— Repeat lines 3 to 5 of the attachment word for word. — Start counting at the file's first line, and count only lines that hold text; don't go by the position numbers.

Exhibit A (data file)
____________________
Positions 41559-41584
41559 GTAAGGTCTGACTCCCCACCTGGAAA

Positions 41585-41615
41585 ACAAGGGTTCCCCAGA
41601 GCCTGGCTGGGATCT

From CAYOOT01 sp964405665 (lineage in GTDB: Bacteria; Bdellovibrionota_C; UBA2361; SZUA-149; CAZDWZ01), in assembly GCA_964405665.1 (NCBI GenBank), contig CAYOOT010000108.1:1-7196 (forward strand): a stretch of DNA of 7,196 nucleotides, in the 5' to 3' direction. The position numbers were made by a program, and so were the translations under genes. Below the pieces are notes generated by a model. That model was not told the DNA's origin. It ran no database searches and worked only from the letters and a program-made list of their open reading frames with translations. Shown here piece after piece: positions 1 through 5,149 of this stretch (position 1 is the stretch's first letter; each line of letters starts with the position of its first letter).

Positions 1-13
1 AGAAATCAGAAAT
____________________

Positions 41585-41615
41585 ACAAGGGTTCCCCAGA
41601 GCCTGGCTGGGATCT